You also have to give Celsus credit for what was a perfectly prophetic, predictive description of Jerry Falwell Jr., Paula White, James Dobson, Robert Jeffrees, Kenneth and Gloria Copeland, Franklin Graham, Tony Perkins and all the other loud-mouth frogs “holding symposiums round the Swamp” that lying, crooked Donald J. Trump and all the aforementioned have created.

The world is always ending somewhere, be it in a California bar where college kids have gathered to dance the stress away or in a hospital emergency room near you, where someone will pass unexpectedly today.

Jan Richardson, the gifted poet, painter, spiritual director and United Methodist pastor, wrote this poem in response to the slaying of 49 people in an attack at Pulse nightclub in Orlando.

It was published in her superb book Circle of Grace: A Book of Blessings for the Seasons. (See here for more.)

She blogs at The Painted Prayerbook (here).

“Blessing When the World is Ending”
By Jan Richardson

Image: End and Beginning © Jan Richardson, The Painted Prayerbook blog

Look, the world
is always ending
somewhere.

Somewhere
the sun has come
crashing down.

Somewhere
it has gone
completely dark.

Somewhere
it has ended
with the gun,
the knife,
the fist.

Somewhere
it has ended
with the slammed door,
the shattered hope.

Somewhere
it has ended
with the utter quiet
that follows the news
from the phone,
the television,
the hospital room.

Somewhere
it has ended
with a tenderness
that will break
your heart.

But, listen,
this blessing means
to be anything
but morose.
It has not come
to cause despair.

It is simply here
because there is nothing
a blessing
is better suited for
than an ending,
nothing that cries out more
for a blessing
than when a world
is falling apart.

This blessing
will not fix you,
will not mend you,
will not give you
false comfort;
it will not talk to you
about one door opening
when another one closes.

It will simply
sit itself beside you
among the shards
and gently turn your face
toward the direction
from which the light
will come,
gathering itself
about you
as the world begins
again.


Further proof that Thomas Merton is as relevant today as he was when he wrote this — during the McCarthy Era of the fifties:*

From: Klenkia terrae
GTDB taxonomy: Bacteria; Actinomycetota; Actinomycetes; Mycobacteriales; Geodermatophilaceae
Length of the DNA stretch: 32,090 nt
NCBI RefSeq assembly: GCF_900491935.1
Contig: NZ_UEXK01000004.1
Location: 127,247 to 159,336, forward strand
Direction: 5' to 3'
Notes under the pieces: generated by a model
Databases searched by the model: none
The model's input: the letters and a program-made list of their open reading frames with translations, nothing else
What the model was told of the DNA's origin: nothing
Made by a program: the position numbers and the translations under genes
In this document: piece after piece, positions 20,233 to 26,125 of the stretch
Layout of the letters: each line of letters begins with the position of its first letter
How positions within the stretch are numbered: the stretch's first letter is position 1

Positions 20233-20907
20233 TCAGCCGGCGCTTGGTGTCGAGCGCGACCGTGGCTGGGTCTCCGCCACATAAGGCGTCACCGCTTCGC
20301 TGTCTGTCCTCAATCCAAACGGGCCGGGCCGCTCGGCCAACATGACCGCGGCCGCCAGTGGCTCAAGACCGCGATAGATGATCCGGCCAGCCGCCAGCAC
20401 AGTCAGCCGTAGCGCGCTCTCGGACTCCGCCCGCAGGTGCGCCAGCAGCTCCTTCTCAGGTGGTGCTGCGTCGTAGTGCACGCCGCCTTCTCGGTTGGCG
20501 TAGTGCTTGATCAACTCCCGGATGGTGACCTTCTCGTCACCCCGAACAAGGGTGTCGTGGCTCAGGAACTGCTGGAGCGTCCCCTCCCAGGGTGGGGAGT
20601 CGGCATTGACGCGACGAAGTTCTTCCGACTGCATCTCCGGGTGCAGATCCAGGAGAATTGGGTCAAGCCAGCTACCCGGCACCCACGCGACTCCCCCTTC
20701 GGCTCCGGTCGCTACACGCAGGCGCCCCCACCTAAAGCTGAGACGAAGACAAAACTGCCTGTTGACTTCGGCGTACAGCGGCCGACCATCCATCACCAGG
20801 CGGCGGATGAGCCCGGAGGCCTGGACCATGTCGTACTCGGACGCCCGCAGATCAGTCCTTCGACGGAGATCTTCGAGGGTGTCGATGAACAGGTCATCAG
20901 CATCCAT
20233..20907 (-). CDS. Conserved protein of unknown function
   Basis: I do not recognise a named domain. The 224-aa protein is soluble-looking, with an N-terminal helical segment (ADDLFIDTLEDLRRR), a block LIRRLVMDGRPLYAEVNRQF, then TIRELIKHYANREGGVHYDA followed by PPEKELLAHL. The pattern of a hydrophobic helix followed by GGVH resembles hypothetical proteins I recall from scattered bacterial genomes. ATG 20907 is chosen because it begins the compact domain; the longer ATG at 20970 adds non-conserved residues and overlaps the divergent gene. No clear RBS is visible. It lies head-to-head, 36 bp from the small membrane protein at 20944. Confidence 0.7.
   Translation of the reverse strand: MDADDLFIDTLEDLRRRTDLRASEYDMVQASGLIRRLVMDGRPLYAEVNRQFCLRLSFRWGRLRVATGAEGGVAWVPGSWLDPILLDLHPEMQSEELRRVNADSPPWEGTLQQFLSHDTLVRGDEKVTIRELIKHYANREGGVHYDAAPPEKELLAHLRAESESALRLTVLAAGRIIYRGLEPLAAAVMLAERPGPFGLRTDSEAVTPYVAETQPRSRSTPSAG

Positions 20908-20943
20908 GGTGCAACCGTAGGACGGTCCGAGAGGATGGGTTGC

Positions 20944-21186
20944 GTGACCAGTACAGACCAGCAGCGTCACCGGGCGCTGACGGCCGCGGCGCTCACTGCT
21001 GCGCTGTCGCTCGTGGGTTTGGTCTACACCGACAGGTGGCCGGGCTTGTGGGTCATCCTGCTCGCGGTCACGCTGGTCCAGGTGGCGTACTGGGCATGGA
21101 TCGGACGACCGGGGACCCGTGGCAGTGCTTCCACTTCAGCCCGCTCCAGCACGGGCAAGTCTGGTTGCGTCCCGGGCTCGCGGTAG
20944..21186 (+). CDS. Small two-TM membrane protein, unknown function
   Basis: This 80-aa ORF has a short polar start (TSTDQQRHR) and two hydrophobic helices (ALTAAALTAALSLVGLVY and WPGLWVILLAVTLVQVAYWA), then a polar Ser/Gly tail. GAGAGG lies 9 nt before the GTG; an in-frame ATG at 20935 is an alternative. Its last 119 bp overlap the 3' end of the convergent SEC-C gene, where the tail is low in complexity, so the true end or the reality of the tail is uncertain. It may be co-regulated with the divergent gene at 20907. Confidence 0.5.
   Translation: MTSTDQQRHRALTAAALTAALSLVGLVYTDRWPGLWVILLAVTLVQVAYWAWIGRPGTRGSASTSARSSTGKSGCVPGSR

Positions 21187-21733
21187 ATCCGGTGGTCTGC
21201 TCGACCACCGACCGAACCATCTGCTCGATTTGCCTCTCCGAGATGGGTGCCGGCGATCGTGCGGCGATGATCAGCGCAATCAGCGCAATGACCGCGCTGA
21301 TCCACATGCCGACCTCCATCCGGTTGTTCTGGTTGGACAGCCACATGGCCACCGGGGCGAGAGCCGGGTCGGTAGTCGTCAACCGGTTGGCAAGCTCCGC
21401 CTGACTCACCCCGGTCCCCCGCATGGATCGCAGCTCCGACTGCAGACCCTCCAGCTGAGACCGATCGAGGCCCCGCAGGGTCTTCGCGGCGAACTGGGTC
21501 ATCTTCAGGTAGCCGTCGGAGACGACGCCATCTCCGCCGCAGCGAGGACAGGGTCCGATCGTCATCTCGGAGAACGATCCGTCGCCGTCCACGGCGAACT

“A mass movement readily exploits the discontent and frustration of large segments of the population which for some reason or other cannot face the responsibility of being persons and standing on their own feet.

Thomas Merton: “Here is the great temptation of the modern age, this universal infection of fanaticism, this plague of intolerance … which flows from the crippled nature of man who is afraid of love …”

“But give these persons a movement to join, a cause to defend, and they will go to any extreme, stop at no crime, intoxicated as they are by the slogans that give them a pseudo-religious sense of transcending their own limitations.

“The member of a mass movement, afraid of his own isolation, and his own weakness as an individual, cannot face the task of discovering within himself the spiritual power and integrity which can be called forth only by love.

“Instead of this, he seeks a movement that will protect his weakness with a wall of anonymity and justify his acts by the sanction of collective glory and power.

“All the better if this is done out of hatred, for hatred is always easier and less subtle than love. It does not have to respect reality as love does. It does not have to take account of individual cases. Its solutions are simple and easy.

“It makes its decisions by a simple glance at a face, a colored skin, a uniform. It identifies an enemy by an accent, an unfamiliar turn of speech, an appeal to concepts that are difficult to understand. He is something unfamiliar. This is not ‘ours.’

“This must be brought into line – or destroyed.

“Here is the great temptation of the modern age, this universal infection of fanaticism, this plague of intolerance, prejudice and hate which flows from the crippled nature of man who is afraid of love and does not dare to be a person.

“It is against this temptation most of all that the Christian must labor with inexhaustible patience and love, in silence, perhaps in repeated failure, seeking tirelessly to restore, wherever he can, and first of all in himself, the capacity of love and which makes man the living image of God.”

— Adapted from Disputed Questions, “Christianity and Totalitarianism,” Thomas Merton
————
*Mind you, the book, comprising a few essays, wasn’t written about Sen. Joseph McCarthy and or other American political leader of the time.

Still, it’s from an essay about totalitarianism and speaks to how weak people (who fear love and are “afraid to be persons,” Merton says) lap up the lies of political leaders and find meaning in misguided mass-movements.

As in the Trump Era.
————-
H.T. Beth at Louie Louie


IN THIS PHOTO by Hilary Swift for the New York Times: Mourners gathered for Joyce Fienberg’s funeral in Pittsburgh on Wednesday. Story of the funeral here.
====================================

The president of The Union for Reform Judaism (URJ) noted in a statement — released shortly after the slayings at Pittsburgh’s The Tree of Life Synagogue Saturday — the terrible irony of the massacre.